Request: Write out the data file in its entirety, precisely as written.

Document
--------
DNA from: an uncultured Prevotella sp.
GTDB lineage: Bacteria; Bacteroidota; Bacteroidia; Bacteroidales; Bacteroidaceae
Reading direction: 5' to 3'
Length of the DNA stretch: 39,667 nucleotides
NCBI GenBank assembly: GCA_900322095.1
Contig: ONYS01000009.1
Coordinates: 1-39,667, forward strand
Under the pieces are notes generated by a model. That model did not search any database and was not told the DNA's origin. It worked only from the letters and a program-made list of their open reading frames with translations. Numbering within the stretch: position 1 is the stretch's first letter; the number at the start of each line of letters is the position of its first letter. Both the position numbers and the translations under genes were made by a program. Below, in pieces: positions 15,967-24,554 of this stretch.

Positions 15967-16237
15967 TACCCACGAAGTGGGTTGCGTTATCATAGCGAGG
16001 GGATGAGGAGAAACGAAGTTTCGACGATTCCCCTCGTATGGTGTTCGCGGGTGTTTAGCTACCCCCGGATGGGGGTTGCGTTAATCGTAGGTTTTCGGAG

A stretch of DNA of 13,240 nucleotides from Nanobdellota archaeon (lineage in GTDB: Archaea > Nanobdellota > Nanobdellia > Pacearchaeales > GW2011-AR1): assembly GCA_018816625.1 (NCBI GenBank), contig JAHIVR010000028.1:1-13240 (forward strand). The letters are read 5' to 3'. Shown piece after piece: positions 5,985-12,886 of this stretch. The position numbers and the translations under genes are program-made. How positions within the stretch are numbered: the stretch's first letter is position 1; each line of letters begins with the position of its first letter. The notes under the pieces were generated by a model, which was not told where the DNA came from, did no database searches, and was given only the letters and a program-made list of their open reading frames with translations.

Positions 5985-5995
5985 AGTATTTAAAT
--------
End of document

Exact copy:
DNA from: an uncultured Prevotella sp.
GTDB lineage: Bacteria; Bacteroidota; Bacteroidia; Bacteroidales; Bacteroidaceae
Reading direction: 5' to 3'
Length of the DNA stretch: 39,667 nucleotides
NCBI GenBank assembly: GCA_900322095.1
Contig: ONYS01000009.1
Coordinates: 1-39,667, forward strand
Under the pieces are notes generated by a model. That model did not search any database and was not told the DNA's origin. It worked only from the letters and a program-made list of their open reading frames with translations. Numbering within the stretch: position 1 is the stretch's first letter; the number at the start of each line of letters is the position of its first letter. Both the position numbers and the translations under genes were made by a program. Below, in pieces: positions 15,967-24,554 of this stretch.

Positions 15967-16237
15967 TACCCACGAAGTGGGTTGCGTTATCATAGCGAGG
16001 GGATGAGGAGAAACGAAGTTTCGACGATTCCCCTCGTATGGTGTTCGCGGGTGTTTAGCTACCCCCGGATGGGGGTTGCGTTAATCGTAGGTTTTCGGAG

A stretch of DNA of 13,240 nucleotides from Nanobdellota archaeon (lineage in GTDB: Archaea > Nanobdellota > Nanobdellia > Pacearchaeales > GW2011-AR1): assembly GCA_018816625.1 (NCBI GenBank), contig JAHIVR010000028.1:1-13240 (forward strand). The letters are read 5' to 3'. Shown piece after piece: positions 5,985-12,886 of this stretch. The position numbers and the translations under genes are program-made. How positions within the stretch are numbered: the stretch's first letter is position 1; each line of letters begins with the position of its first letter. The notes under the pieces were generated by a model, which was not told where the DNA came from, did no database searches, and was given only the letters and a program-made list of their open reading frames with translations.

Positions 5985-5995
5985 AGTATTTAAAT